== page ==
Your Starbucks latte? 300 calories. That seemingly healthy salad from a fast food joint? 600 calories. The bag of processed chips you just grabbed at work? 200 calories.
According to recent surveys, almost every American is underestimating how many calories they consume in a day. In fact, the average person consumes more than 3,600 calories, which is well over the recommended amount for a normal person, no matter their gender or weight.
Unfortunately, American culture often fosters food addiction and habits of overeating. Instead of eating several small meals throughout the day, we gorge ourselves on two or three big ones and are told to clean our plates. Instead of cooking at home, we spend thousands of dollars at restaurants and chain eateries. TV dinners are the norm, and greasy-fried foods are weeknight staples.
This culture of high-calorie consumption and unhealthy eating has only increased America’s obesity epidemic, and if things continue to progress as they have over the past decade, more than 100 million Americans will be dramatically overweight in the near future.
If you’re someone who frequently eats past the point of being full or who snacks purely to satiate feelings of boredom, you’re certainly not alone. However, overeating is a habit you want to nip in the bud ASAP, if not for the sake of your appearance, then for the sake of your heart and overall health.
Here are the five big steps to take if you want to kick the habit in the butt, once and for all. It’ll take time to stop overeating, but with dedication, anyone can learn to quit.
When you’re chowing down on pizza while watching The Bachelor or quickly grabbing a lunch while driving between client meetings, you’re not truly paying attention to how much food you put in your body.
Instead of focusing on something else while you feed yourself, turn your attention solely to the meal. Pay attention to how fast you’re eating, when you start to feel full, and how each bite tastes. Not only will you start to enjoy your meals more, but you’ll also find that you consume fewer calories unintentionally.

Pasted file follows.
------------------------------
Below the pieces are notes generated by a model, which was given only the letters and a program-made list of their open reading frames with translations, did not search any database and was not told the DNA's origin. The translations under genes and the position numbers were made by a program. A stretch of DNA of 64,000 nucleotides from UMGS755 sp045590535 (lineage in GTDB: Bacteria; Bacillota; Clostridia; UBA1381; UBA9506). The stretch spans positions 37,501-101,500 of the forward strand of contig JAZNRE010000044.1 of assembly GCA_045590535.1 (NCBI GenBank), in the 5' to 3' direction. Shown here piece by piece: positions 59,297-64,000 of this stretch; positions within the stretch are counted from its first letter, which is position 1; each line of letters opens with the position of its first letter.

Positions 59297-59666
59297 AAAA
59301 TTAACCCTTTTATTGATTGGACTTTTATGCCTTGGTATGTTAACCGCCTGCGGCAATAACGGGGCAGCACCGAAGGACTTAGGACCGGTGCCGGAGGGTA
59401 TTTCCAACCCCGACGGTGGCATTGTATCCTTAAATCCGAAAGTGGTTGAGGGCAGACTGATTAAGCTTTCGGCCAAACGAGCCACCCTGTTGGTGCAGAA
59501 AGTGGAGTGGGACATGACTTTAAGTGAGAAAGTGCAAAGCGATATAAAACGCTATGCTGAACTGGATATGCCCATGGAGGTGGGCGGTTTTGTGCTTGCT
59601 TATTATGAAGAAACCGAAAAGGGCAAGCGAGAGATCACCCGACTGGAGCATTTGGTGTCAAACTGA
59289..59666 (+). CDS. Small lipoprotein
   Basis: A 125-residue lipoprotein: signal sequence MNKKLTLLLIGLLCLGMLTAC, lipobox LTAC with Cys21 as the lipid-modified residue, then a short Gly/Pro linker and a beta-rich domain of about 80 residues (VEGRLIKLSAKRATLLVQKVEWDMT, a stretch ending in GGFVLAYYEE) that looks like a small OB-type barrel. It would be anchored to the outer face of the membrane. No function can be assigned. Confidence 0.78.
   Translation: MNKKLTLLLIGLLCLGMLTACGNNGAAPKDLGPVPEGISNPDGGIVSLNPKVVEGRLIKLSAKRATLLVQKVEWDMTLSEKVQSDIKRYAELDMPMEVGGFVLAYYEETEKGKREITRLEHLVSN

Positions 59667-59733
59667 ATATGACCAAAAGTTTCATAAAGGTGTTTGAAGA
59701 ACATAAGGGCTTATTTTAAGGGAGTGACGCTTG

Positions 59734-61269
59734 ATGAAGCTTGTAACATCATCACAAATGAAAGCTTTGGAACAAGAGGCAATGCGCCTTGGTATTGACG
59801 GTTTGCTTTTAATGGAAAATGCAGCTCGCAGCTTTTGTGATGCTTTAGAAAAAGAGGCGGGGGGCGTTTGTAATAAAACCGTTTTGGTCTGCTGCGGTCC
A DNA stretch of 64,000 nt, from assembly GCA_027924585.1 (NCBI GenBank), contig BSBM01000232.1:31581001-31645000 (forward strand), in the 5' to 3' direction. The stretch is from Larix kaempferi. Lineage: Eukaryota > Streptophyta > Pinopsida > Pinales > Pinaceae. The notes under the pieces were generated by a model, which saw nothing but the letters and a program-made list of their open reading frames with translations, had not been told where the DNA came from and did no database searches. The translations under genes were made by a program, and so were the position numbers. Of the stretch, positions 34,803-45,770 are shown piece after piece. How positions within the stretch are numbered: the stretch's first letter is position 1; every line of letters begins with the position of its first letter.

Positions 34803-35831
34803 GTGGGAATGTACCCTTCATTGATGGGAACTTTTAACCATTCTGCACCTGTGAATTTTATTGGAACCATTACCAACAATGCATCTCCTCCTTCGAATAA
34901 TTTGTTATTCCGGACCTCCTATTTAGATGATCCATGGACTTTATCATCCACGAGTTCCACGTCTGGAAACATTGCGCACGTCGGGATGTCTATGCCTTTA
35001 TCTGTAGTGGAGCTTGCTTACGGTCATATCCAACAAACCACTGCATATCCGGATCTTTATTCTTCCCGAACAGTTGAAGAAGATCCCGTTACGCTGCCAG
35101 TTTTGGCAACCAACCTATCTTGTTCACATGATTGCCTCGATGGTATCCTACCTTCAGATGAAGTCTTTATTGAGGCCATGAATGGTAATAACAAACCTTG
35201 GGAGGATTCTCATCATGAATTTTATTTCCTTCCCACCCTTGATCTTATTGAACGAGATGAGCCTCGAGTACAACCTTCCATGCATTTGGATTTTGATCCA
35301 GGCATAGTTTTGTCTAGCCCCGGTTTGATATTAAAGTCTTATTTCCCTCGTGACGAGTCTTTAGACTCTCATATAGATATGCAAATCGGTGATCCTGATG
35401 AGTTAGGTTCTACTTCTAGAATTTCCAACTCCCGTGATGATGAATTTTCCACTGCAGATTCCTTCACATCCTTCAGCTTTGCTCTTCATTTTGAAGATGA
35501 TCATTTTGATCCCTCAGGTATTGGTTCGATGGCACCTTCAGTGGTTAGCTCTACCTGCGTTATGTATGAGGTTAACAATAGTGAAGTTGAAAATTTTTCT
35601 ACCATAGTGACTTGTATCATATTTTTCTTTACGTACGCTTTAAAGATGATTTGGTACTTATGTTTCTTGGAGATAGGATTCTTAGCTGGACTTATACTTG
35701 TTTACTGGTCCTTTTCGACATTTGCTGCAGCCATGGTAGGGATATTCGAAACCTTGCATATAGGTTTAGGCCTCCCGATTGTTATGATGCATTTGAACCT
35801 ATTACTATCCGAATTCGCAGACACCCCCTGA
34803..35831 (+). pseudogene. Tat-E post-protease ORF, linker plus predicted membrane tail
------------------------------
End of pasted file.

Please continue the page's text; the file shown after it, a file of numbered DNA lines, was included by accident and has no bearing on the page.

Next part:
Read More: 10 Disturbing Facts About Fast Food
It’s no secret that drinking water can help with weight loss. By filling your stomach with zero-calorie liquid, you’ll speed up your metabolism and convince your brain that you’re feeling full without eating.
Try drinking a full glass of water before you even start on your meal. You’ll find that you’re less likely to clean your plate if your stomach is already brimming with water, plus you’ll digest your food more effectively and steer clear of bloating.
As great as a Snickers bar probably sounds at about 3:00 PM, that won’t keep you feeling full until you get home for dinner. When snack time rolls around, reach for foods that are high in fiber and protein. These will prevent you from overeating when you’re starving later in the evening and keep your calorie consumption more evenly dispersed throughout the day.
Need help in the filling snack area?
Sometimes, your brain needs to catch up with your stomach before it can send signals saying “I’m full, stop eating!” That’s why it’s smart to put your fork down once you feel about 80 percent full. This will give your brain the chance to assess your appetite and decide if you’re satisfied. You might be surprised by how often you decide you don’t really want a second helping, even when you initially thought you did.
A big part of eating the right amount of food each day is thinking about your meals in advance. If you know you’ll indulge in a fair amount of greasy food at dinner with your friends tonight, have a lighter lunch and monitor your portion sizes during the evening. When you go to an extravagant brunch on a Sunday morning, don’t force yourself to eat a normal dinner like you usually would. Listen to your body and prepare for certain meals accordingly to avoid feeling stuffed at the end of the day.
Need help getting started with meal planning?
Read What to Eat to Slim Down.
As with any habit, overeating is not easy to quit. You won’t stop eating until your stomach feels tight right away, but as you work on planning your meals and read your hunger cues, you’ll find that your body feels healthier overall.